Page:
Google Is Prioritizing Mobile, Are You?

By Jason Bauman

Google's material design focuses on mobileYesterday, Google announced the release of Android 5.0, which they call Lollipop.  While the mobile operating system brings a wealth of new features to the platform, it also marks the first major rollout of Google’s new design language.

First unveiled at the search giant’s developer conference, “material design” is their solution to the evolving internet landscape, one increasingly dominated by mobile devices.  The design principles have existed for months, but this Android release will be the first time most consumers see it in practice.

What Is Material Design

Material design was made so that designers could build attractive content that would seamlessly transition between screen sizes and operating systems. Google details specific best practices at, but there are three essential features of the design language:

  • Material as a metaphor – Google drew inspiration for material design from traditional print media and how layers of paper and the ink on them could overlap to create a cohesive visual look. Instead of relying on any false realism, known as “skeuomorphism,” they built a completely digital language around the idea of having content layered, like pages on a table.
  • Bold, graphic, and Intentional – Instead of gradients and subtle transitions, the language relies on contrasting colors and using color to create hierarchy and focus.
  • Motion gives meaning – By using meaningful transitions in your design, you can create an interactive experience for your customers without worrying that it will distract them from your content.

Most importantly, material design is a mobile first perspective.  While the content will transition well to desktop screens, it signifies that Google considers future user interaction to come primarily from touch screen/mobile interfaces.

Mobile eCommerce Optimization

An Example Of a retail site built with Material Design

Material design is bold and the search giant’s own products look fantastic when they’re updated to it, but what about ecommerce sites?  While every aspect of the language may not transition well into a retail site environment, there are several compelling reasons to consider it the next time you decide to give your storefront a facelift.

One of the core design features is the idea that you’re building one page for multiple devices.  Instead of a trying to display the content differently on different screens, the language encourages adaptive designs.  This can potentially save your webmasters hours of coding time and you won’t have to update your mobile display every time Apple released a new iPhone.

The bold colors and focus on typography can create an attractive experience for your customers, one that allows you to clearly display content without risking your users becoming overwhelmed by additional information.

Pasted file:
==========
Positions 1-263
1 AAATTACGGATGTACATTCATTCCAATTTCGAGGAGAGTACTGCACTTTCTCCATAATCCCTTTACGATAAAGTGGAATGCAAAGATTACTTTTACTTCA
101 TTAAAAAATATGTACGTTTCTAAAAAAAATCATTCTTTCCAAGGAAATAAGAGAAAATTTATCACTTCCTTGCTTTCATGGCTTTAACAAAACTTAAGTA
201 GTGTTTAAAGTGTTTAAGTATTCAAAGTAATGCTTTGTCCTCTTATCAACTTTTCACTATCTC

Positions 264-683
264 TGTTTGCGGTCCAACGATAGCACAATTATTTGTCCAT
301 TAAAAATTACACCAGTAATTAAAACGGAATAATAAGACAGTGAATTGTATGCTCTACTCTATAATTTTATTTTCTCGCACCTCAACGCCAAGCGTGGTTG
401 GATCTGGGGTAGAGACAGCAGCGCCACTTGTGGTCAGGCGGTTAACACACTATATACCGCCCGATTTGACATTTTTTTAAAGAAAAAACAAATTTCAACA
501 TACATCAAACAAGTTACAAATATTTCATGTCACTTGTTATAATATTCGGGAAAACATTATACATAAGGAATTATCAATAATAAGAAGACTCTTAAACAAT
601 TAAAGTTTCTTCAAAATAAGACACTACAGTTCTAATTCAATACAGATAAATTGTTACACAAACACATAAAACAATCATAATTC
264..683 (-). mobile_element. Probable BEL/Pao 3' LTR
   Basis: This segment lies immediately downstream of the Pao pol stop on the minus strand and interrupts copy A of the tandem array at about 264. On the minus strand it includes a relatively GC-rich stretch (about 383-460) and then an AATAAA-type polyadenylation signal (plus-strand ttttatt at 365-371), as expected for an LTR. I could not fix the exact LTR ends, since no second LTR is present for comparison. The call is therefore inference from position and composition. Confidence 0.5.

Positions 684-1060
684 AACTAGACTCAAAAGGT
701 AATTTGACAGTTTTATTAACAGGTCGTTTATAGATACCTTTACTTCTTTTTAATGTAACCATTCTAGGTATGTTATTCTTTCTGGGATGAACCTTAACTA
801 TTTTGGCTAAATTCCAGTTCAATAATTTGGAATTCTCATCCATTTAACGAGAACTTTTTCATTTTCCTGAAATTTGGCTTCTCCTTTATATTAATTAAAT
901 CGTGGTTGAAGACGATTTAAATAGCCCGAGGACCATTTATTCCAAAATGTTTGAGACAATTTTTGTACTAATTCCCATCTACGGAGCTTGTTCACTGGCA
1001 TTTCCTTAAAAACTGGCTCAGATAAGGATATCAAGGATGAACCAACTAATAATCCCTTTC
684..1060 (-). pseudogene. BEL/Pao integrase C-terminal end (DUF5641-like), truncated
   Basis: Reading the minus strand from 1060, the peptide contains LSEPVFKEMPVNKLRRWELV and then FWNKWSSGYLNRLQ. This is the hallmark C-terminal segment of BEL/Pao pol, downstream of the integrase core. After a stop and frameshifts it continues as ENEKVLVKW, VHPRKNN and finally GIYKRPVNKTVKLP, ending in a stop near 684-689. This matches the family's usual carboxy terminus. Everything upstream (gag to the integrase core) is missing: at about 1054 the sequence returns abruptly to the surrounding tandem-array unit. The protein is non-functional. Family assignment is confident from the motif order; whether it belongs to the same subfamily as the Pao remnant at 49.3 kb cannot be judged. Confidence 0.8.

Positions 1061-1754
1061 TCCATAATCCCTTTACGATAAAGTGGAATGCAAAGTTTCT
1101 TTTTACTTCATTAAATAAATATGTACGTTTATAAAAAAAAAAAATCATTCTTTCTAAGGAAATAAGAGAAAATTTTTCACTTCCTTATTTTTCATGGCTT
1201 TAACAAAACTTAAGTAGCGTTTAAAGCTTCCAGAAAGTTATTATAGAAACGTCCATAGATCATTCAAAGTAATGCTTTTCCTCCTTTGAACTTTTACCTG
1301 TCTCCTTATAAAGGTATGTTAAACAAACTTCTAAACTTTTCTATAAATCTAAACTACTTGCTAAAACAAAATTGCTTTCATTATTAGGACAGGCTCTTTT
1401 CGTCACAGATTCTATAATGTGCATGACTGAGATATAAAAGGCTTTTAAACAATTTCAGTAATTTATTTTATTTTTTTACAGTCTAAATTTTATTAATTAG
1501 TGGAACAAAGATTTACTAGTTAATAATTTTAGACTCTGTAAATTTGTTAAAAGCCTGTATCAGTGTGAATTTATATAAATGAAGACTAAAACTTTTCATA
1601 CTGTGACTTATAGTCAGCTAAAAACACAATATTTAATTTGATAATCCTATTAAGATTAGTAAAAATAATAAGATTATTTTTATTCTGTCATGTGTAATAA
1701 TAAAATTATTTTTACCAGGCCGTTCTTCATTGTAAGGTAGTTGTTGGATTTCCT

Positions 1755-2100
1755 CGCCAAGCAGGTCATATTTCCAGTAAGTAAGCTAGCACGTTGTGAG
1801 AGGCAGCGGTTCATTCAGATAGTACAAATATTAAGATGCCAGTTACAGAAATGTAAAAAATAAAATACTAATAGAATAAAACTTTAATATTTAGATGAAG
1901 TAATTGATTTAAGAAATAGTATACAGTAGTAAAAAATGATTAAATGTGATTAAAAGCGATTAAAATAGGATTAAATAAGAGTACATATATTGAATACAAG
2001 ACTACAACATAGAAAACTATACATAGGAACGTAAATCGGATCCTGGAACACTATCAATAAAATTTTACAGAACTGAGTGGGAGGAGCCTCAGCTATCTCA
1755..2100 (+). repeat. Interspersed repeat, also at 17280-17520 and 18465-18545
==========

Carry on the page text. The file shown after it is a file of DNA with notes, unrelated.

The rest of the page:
Finally, the language prioritizes fast, fluid designs.  The bold, attractive color schemes allow you to optimize your website for speed while still providing a rich, interactive environment for visitors.

The Future Is Mobile

Google is fully committing to a mobile first environment.  In fact, their research data already shows that up to 75% of holiday shoppers plan to use their mobile devices while hunting for the perfect gift.  Smartphones are more affordable than ever, so this number should only increase with every passing season.

Material design gives your webmasters a set of best practices for building an attractive, adaptive design.  More importantly, it will help create a pleasant experience for your customers, no matter what device they’re browsing from.


Nail Down Your Marketing Budget Through Audience Segmentation

By John Nicholson

It’s very important to note that digital spend is expected to rise significantly in 2015. Specifically, areas like content development, organic search and social media should see the sharpest increase. On the other hand, according to the Econsultancy Marketing Budgets 2014 Report, 15% of brands intend to decrease their Paid Search and Online Media investments. One of the largest problems facing a content-driven, socially-minded marketing strategy is measurement — naturally, these strategies don’t lend themselves to hard-boiled conversion numbers.

This is an interesting shift in the landscape that should prove integral to the way budgets are assessed through 2015. Now let’s take a look at how audience segmentation could play a likewise notable role.

Think About Individual Impact

Interestingly — though not altogether surprisingly — just few content creators and contributors hold the key to influencing a large majority of your target audience. In fact, the Econsultancy study found that 3% of individuals draw 90% of the impact. That’s somewhat astounding. But that data point goes hand-in-hand with another, less bombastic one: most of the target audience only engages within a small circle of family and friends. Beyond that, their impact is minuscule.

Find and Award Your Target Audience’s Influencers